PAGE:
The best events don’t always start with a business plan. Often, they start with a spark. Someone has a passion they want to share, and a great idea about how to share it. They’re moved to bring people together around a vision, so they make it happen — even with no event planning experience. Here’s the story of one such creator whose goal was to create events that he and his friends wanted to attend — but didn’t exist.

Imagine watching Titanic on a boat in the Sydney harbor. Or, screening the Shawshank Redemption in an old prison. Aden Levin, the founder of Viral Ventures, spends his life bringing these experiences to life.

Levin wasn’t an event creator by training. But fresh out of school, he had a vision for an event that he couldn’t resist turning into reality. Keep reading to find out how he’s tapped into people’s desire for larger-than-life experiences and expanded to over a dozen international cites over the last three years.

What first sparked the idea for your event business?

Levin: Fresh out of university, my friends and I envisioned an event that combines skiing with the partying atmosphere of a music festival. We took a chance and threw a hybrid ski vacation-music festival in France.

It was — and still is — a success. And when I moved to Sydney a few years later, my intent was to create another music festival. But along the way, I noticed the lack of immersive, pop-up style events — the kind you see all over New York, London, or Los Angeles.

Because I have a personal passion for movies, the first event was Hot Tub Cinema. We literally decided to put 30 hot tubs and a huge cinema screen in the middle of a huge courtyard during the middle of winter. Attendees were able to order food and drinks to be delivered to their tub. It was a hit.

When did you know your event was/would be a success?

Levin: Sydney is a sleepy beach bum kind of town, and we were told that people wouldn’t be into something like Hot Tub Cinema. My gut told me otherwise and, despite the sincere warnings from people, decided to give it a go.

The interest the event sparked — not just from people buying tickets but the media as well — all but proved there was an appetite for immersive events. It also made me realize the real reason no one was into this sort of thing was because there was no one offering anything like it.

From there, I wondered how much further we could bring people into the world of the movies they love watching. It got me and my business partner, James Farrell, thinking: We have access to Sydney Harbor and massive boats, why don’t we do a Titanic screening? Tickets were sold for first, second, or third class. Actors dressed up in 1912 attire. We captured the whole vibe of the movie — well, everything but the boat sinking.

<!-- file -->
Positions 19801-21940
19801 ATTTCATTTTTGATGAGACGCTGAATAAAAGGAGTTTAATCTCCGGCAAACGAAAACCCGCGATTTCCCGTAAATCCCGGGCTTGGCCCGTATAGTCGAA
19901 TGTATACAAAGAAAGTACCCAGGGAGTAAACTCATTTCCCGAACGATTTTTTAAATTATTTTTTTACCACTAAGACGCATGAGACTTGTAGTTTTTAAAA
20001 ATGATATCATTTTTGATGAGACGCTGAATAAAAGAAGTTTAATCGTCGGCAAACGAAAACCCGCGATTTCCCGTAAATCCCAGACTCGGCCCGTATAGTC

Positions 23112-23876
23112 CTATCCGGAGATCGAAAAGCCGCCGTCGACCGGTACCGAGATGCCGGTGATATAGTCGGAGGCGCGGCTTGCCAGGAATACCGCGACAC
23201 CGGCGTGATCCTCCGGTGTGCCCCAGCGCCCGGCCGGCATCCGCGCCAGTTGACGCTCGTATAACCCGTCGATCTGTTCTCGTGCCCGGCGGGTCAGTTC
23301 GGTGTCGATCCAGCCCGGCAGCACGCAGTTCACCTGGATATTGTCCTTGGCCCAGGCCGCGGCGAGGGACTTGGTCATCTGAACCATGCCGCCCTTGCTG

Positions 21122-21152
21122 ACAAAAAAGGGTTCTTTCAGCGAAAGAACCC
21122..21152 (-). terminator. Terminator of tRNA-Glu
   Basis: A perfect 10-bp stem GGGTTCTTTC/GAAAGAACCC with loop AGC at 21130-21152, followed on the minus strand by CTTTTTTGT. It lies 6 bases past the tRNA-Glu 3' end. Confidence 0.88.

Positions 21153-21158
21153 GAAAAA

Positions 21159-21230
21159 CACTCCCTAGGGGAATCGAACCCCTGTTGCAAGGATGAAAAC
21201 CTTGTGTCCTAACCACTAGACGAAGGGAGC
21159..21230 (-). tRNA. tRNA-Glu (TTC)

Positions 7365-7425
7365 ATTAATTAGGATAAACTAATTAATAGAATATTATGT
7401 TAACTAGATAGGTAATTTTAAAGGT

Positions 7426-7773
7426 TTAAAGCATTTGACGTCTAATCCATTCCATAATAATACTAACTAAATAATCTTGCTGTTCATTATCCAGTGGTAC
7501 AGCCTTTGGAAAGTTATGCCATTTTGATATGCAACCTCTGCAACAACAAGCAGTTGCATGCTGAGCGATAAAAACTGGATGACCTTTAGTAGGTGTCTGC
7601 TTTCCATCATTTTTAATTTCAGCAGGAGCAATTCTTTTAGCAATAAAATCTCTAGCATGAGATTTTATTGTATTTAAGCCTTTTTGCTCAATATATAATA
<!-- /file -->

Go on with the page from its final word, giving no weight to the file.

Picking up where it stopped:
People loved it and wanted more.

Was there a moment you had to take the leap and go all in on your event business?

Levin: Definitely. After the success of Hot Tub Cinema (which was in July), that following October we decided to go big with these immersive experiences. The Titanic screening, which was the next event, took four or five months to plan — it was quite literally a mini theater on a boat — so we had to make it a full-time endeavor in order to pull it off.

What was your first big failure and what did you learn from it?

Levin: We haven’t had a massive failure to date, but we have had our share of some hairy moments.

A screening of The Shawshank Redemption, for instance, was hosted in an old prison that operated as a museum from 9 to 5. The screening was set to start at 7 pm, so we only had a couple of hours to bring an entire cinema production into the gangway of the jail. The movie was on a laptop and, as it turned out, wasn’t compatible with the projector.

We had to keep people in jail cells for an extra half hour until things were sorted out. You can imagine why that might create some tension. But, luckily, the actors we hired to entertain people saved the day and keep guests occupied while we worked through the technical difficulties.

How much has your company grown?

Levin: James and I created quite an aggressive growth strategy. We started in Australia two years ago, and now we host events in the UK, Canada, and the United States. Soon we’ll be expanding into Asia.

Each event series is its own brand with a strong following. For instance, our cinema events are branded Beyond Cinema. At this point, we can pick any number of films to feature and feel confident people will show up.

What’s your advice for someone just starting out in the events industry – or what would you go back and tell your younger self about taking the leap?

Levin: There’s no such thing as a stupid event. No matter how odd or unique it is, as long as there’s a market it doesn’t matter.

People often hear about a new product or business and say, “I thought about that,” or “I had that idea!” But they didn’t do anything about it. Sometimes you need to put your neck on the line and accept the results, whether it goes right or wrong.

Take the leap and start your own event

Perhaps you, too, have an idea for an event that’ll capture the hearts and minds of others. If so, turn that idea into a reality.

Follow in the footsteps of Levin and others who transformed their passion into a profession. Set up your event on Eventbrite in minutes.

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